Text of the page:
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Peace, health or fortune? - Preferences for chicken traits in rural Benin

Faustin, Vidogbena, Adegbidi, Anselme Adeniyi, Garnett, Stephen T., Koudande, Delphin O., Agbo, Valentin and Zander, Kerstin K. (2010). Peace, health or fortune? - Preferences for chicken traits in rural Benin. Ecological Economics,69(9):1848-1857.

Document type: Journal Article
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IRMA ID 81704288xPUB98
Title Peace, health or fortune? - Preferences for chicken traits in rural Benin
Author Faustin, Vidogbena
Adegbidi, Anselme Adeniyi
Garnett, Stephen T.
Koudande, Delphin O.
Agbo, Valentin
Zander, Kerstin K.
Journal Name Ecological Economics
Publication Date 2010
Volume Number 69
Issue Number 9
ISSN 1873-6106   (check CDU catalogue  open catalogue search in new window)
Scopus ID 2-s2.0-77955582753
Start Page 1848
End Page 1857
Total Pages 10
Place of Publication Netherlands
Publisher Elsevier B.V.
HERDC Category C1 - Journal Article (DIISR)
Abstract Fifty-four percent of Benin's population in rural areas keep indigenous chickens for subsistence livelihoods. Despite the potential to alleviate poverty by improving indigenous chicken breeds, smallholders' participation in the implementation of breeding programmes is weak. Participation could be improved with greater understanding of the many functions of chickens to smallholders. The objectives of this study are (1) to evaluate chicken traits including market and non-market values, and (2) to assess factors that influence the conservation of indigenous breeds. Choice modelling, a multi-attribute preference elicitation technique, was applied across 300 households in two districts in Benin. The results revealed that many of the preferred traits are expressed in indigenous chickens, whose conservation should be supported through village chicken breeding programmes and that preferences differed greatly between farmers in the two districts. However, from an economic point of view, the aim of conserving culturally significant and disease resistant indigenous breeds is contrary to the objective of increasing chicken productivity. A preference for white plumage, most common among exotic breeds, could further hinder conservation of indigenous breeds, which are mostly brown or black. The lack of knowledge about chicken characterization and flock management were identified as further severe constraints to village conservation programmes.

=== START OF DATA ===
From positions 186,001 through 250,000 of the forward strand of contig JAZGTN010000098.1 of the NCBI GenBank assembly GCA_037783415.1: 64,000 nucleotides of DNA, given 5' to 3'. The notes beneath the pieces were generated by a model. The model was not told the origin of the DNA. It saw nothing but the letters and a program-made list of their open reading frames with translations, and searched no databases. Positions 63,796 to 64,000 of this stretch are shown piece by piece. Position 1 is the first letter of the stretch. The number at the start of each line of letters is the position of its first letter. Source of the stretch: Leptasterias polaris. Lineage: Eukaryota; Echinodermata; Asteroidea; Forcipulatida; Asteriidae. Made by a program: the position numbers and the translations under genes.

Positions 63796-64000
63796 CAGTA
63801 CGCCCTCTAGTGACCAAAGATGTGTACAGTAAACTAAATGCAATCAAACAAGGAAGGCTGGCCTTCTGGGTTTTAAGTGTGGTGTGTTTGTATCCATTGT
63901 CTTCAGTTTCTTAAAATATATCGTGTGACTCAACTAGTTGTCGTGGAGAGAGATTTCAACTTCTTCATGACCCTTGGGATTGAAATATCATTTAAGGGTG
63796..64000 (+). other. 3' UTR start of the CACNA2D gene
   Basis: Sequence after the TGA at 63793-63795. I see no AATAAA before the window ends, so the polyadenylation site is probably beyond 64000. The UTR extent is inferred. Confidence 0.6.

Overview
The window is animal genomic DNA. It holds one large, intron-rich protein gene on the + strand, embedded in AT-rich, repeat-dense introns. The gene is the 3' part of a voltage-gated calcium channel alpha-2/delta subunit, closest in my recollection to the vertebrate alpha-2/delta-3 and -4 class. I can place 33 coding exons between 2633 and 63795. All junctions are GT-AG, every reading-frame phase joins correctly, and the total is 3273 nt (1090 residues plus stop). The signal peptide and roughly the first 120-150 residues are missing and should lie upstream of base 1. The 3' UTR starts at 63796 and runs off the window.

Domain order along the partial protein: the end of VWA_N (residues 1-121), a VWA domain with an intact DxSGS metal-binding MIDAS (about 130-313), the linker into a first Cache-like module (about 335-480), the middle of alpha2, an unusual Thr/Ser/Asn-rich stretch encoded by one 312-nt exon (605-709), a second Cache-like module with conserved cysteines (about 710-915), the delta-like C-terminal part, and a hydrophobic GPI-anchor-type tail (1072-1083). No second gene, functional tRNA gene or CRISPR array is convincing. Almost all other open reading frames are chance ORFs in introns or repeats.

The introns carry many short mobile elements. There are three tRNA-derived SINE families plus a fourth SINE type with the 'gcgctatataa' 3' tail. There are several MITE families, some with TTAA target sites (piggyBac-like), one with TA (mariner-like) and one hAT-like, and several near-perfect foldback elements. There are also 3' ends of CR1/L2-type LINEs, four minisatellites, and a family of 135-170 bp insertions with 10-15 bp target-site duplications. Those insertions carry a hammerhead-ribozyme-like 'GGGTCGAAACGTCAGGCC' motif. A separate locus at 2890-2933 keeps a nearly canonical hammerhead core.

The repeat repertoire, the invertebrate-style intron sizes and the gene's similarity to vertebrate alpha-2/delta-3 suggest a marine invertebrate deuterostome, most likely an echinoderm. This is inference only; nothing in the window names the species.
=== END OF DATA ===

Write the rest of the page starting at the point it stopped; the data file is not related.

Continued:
Keywords Animal genetic resources
Backyard poultry
Choice modelling
Cultural value
Indigenous breeds
West Africa
DOI http://dx.doi.org/10.1016/j.ecolecon.2010.04.027   (check subscription with CDU E-Gateway service for CDU Staff and Students  check subscription with CDU E-Gateway in new window)
Additional Notes Accepted version pages 1-44.


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